Thursday, May 19, 2005
Someone used the new Pixel Group app and drew a cat on it. Only minutes later, the cat was replaced by a close-up of an eye. This is so well-done I almost suspect the Ajax-service has been accessed via automation.
The Gmail IM Logger plugin for Trillian Pro “logs your IM conversations to Gmail"
allowing you to “keep all of your conversations in one place regardless of what computer you used.”
Today, the Google PR team will be hosting a factory tour (“an informative day for journalists and industry analysts,
covering a wide variety of aspects of Google’s products and business.”) A web cast is available.
Update: Notes and paraphrases from the Web Cast
Marissa Mayer, Director of Consumer Web Products (promoted “God knows how many times”, says Google CEO Eric Schmidt) talked about Google’s core – search:
- 70-20-10 rule. 70% for search and ads.
- Google Maps with Satellite images “best mapping application on the web.”
- Rhetoric question: is there a coherent vision, or do people just build what they want?
- Most product announcements made by Google fall in the 20% category.
- The core 70% is not much talked about – it goes by relatively unnoticed by the public.
- You don’t wake up in the morning being happy you don’t have a toothache; similarly, you won’t notice how often Google manages to not screw up with search results.
There are behind the scenes heros at Google – the “70% engineers.” They care for right results, the right rankings, the great user experience.
- Like Quality Czar Ben, who joined in October 1999. He’s an expert on search, and he can tell which is a good and which is a bad result. He works hard on search ranking. He cares for more relevant “onebox” results on top of the search results. There was a crisis of too many “onebox” results – Ben helped solve this. Ben leads the Google search quality engineers.
On a sidenote, Ben is obsessed with socks (“the bottleneck is socks – if I would have more socks, I would do less laundry”, Ben says). He solved this as well by acquiring a large collection of matching socks.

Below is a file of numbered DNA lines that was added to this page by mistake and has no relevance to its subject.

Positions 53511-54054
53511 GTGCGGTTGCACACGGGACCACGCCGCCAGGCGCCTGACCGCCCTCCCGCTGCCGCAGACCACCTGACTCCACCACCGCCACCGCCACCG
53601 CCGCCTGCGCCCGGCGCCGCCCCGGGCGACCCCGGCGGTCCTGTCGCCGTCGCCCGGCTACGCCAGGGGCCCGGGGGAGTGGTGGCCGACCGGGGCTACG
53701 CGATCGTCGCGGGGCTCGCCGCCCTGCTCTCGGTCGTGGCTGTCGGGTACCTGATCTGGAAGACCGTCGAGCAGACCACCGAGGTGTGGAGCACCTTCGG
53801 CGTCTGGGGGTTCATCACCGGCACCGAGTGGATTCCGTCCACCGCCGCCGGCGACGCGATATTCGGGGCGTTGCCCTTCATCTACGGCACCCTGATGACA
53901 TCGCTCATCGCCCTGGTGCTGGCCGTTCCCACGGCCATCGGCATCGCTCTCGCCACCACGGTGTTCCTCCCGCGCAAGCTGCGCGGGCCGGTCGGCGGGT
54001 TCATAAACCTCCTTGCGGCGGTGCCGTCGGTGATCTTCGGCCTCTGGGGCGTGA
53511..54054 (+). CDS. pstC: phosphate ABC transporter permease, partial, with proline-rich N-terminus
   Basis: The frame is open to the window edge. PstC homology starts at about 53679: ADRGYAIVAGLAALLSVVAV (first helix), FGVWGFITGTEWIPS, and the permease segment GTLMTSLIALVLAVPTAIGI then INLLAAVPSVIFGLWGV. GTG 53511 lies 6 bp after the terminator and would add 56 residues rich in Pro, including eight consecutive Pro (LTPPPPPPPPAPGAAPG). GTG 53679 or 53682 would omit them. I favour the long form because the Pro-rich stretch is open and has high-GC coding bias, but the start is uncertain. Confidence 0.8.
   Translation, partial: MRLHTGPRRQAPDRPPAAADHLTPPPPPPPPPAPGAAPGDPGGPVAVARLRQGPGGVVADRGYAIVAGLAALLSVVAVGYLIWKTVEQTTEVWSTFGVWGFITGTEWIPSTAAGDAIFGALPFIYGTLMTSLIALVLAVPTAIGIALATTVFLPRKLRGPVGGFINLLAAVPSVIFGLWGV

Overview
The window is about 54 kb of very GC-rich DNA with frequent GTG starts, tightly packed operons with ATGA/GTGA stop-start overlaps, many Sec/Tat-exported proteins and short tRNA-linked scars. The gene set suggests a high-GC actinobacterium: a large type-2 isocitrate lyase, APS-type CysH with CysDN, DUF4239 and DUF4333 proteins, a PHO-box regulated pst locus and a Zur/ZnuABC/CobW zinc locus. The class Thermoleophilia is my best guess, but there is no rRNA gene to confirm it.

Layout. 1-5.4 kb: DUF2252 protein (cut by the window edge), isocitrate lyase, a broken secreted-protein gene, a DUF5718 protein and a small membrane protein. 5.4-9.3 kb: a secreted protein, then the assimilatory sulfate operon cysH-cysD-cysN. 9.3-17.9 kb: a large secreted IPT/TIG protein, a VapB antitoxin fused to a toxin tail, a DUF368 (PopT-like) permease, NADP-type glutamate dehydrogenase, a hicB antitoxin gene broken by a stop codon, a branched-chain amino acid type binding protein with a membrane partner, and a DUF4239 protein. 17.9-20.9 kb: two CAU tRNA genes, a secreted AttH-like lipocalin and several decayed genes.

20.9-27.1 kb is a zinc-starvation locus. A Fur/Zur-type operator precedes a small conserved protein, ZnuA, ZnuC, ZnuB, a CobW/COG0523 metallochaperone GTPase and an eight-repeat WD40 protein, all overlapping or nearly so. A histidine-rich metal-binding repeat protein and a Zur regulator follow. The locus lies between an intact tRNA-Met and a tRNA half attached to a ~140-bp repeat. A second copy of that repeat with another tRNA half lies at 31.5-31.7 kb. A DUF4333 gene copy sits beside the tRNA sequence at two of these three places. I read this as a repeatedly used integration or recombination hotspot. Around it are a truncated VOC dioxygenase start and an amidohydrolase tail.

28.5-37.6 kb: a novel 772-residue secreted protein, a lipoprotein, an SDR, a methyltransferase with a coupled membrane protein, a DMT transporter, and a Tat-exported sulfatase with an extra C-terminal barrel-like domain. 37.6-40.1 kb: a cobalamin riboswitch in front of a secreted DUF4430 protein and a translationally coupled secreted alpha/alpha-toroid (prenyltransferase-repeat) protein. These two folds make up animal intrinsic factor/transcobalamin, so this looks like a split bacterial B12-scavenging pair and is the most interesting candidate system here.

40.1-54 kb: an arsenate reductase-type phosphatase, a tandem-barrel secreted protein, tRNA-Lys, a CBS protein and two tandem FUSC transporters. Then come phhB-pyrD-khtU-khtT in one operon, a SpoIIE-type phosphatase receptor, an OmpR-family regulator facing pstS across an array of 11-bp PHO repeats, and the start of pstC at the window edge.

- Bwolen, Crawl tech lead, joined in 1999. He is responsible to find “more and fresher stuff.”
- Matt, the Spam Cowboy & Porn Cookie Guy joined in January 2000. He built safe-search and tries to avoid surprises for the user. He reduced “spurious porn” and spam results. He reaches out to webmasters to educate about best practices. To remove the spurious porn, you first have to find it. (He bribes co-workers to find porn in exchange for his wife’s cookies.)
- The User Interface Design team. “The homepage always looks the same, what do you work on all the time?” people ask. To assure the user interface looks the same! They added more than 50 features (like News headlines, definitions, Q&A) with little change in the UI. Google delivers a clean, uncluttered site.
The Google User says:
- “I want to always have a Google search box”. So Google developed the Google Toolbar.
Director of Search quality, Peter Norvig, gave a talk on Crawling, indexing and serving 101. A user said, “If Google came in a box, I would eat it for breakfast.” Peter wants to explain “the magic.”
The web, vs Google’s copy of the web. Crawling the web by following links and sucking down pages, making sure there’s not too much load on webmaster’s servers, and no duplicates. In the end, 8 billion or so pages are stored. Now you need to figure out what to do with them.
PageRank is one important attribute (“How many other pages point to this page?”). Important links count more in PageRank. It’s an iterative process which repeats the formula several times. After PageRank, the index is organized.
Peter says: We went out to get clip arts of fancy servers. They look really nice. Our servers don’t look so nice – with all the wires coming out.
- How many servers?
Not giving out the number, says Peter. “A lots and more.” The last confirmed number was 10,000, Marissa adds.
- The Beta issue. Stuff stays in beta for a very long. What’s the philosophy here? (Constant improvements are made anyway.) Marissa says they have a list of features which they make up-front, which they want to have completed before they let the individual products leave beta.
- How often do you do the crawling and indexing? Peter answers. We’ve evolved that over time. In the past, it’d be roughly monthly. Then we noticed, people ask for fast-breaking news results. The update is now continuous. Key sites, like CNN, are crawled every 10 minutes or so. Other on a daily, or weekly basis. Crawling frequency is proportionate to the frequency of changes taking place on the page.
- Progress and competitors. “We think we have the best results ... we keep trying hard to make it better.” There’s always new challenges producing great results.
>> More posts
This site unofficially covers Google™ and more with some rights reserved. Join our forum!